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TOMPKINS COUNTY, N.Y. -- For the past two days, people have been lining up at Cornell University's greenhouse to get a look at a true natural phenomenon.
Titan arum, better known as the Corpse Flower, only blooms once every eight to ten years. The rare plant is indigenous to Indonesia, but Cornell's flower was grown from seed. It now stands at five feet tall, and at full bloom on Sunday, was 44 inches across.
It's named the Corpse Flower because of the smell it gives off, similar to rotting flesh. But despite the foul odor, students say it was one of the most amazing sights they've ever seen.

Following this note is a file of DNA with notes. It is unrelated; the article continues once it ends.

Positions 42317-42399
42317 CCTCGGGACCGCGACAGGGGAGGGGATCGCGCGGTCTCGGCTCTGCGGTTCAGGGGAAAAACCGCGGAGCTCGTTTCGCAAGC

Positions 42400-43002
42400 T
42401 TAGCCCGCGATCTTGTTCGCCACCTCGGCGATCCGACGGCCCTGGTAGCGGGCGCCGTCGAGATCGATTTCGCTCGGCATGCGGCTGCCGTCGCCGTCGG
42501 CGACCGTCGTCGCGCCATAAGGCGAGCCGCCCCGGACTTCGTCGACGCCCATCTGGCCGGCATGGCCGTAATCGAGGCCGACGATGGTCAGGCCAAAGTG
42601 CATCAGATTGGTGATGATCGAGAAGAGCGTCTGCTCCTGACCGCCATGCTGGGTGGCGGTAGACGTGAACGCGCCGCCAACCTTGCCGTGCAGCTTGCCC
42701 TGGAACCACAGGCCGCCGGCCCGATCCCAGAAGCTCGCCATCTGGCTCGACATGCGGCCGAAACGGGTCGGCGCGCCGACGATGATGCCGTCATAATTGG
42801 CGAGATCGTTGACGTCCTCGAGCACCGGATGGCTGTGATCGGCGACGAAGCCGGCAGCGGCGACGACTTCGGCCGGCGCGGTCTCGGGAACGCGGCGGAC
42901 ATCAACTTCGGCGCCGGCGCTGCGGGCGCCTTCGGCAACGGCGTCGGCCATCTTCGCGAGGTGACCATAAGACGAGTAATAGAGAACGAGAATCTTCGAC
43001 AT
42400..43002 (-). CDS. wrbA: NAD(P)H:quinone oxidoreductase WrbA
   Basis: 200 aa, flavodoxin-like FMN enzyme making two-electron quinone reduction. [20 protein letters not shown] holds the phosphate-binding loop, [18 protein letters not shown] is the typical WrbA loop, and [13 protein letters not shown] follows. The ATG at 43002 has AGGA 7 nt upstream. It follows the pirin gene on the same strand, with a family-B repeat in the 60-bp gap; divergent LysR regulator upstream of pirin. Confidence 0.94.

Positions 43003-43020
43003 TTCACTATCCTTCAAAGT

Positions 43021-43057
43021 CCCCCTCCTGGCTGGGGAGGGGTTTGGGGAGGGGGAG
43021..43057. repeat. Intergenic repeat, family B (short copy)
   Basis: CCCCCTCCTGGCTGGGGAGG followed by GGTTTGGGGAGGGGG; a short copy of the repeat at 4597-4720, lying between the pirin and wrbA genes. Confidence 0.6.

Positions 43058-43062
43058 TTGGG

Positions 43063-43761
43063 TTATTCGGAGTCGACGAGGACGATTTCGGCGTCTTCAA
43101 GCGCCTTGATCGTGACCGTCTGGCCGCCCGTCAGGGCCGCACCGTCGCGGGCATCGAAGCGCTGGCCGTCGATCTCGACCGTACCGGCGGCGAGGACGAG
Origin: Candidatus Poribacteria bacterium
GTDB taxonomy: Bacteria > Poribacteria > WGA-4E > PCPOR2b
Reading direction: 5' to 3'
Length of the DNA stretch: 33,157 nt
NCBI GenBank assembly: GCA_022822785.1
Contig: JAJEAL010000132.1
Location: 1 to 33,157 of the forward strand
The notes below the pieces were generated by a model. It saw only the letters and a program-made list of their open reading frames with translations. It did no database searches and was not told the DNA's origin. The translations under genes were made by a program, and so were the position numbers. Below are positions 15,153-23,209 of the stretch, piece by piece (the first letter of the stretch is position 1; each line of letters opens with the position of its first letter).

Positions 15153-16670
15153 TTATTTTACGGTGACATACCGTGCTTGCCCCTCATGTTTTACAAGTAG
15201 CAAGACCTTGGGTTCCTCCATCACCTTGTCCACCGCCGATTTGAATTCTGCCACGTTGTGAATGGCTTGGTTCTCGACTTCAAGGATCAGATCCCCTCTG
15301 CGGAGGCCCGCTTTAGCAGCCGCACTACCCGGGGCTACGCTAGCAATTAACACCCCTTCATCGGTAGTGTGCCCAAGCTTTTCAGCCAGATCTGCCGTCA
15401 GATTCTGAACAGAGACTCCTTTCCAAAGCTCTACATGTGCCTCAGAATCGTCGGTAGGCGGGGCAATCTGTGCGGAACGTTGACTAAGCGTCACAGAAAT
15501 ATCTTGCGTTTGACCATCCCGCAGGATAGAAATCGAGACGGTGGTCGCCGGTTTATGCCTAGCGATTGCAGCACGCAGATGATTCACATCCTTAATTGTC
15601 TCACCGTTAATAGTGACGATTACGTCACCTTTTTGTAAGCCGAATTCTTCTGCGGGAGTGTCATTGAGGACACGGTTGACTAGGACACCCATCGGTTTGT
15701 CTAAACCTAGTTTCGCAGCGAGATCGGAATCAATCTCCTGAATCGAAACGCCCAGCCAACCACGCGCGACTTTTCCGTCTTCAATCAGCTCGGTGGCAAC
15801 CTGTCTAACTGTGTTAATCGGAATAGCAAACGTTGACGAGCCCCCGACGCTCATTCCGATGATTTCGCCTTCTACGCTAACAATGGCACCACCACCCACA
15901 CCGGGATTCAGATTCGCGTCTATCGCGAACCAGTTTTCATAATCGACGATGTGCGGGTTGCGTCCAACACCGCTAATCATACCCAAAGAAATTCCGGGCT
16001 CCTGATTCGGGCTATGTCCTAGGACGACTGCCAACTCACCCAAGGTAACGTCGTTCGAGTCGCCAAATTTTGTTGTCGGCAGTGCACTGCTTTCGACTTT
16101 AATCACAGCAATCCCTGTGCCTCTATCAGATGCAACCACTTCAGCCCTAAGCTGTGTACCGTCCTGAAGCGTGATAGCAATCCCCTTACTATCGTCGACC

“As botanists, these charismatic plants are the reason why a lot of us got started in botany in the first place. So to be able to see this is like your child-self is finally been satisfied after seeing all these things only in books,” said Gwynne Lim, Plant Biology grad student.
Unfortunately, the flower only blooms for about 48 hours, so it's on its way out now. Cornell's public viewing of the flower ended Monday.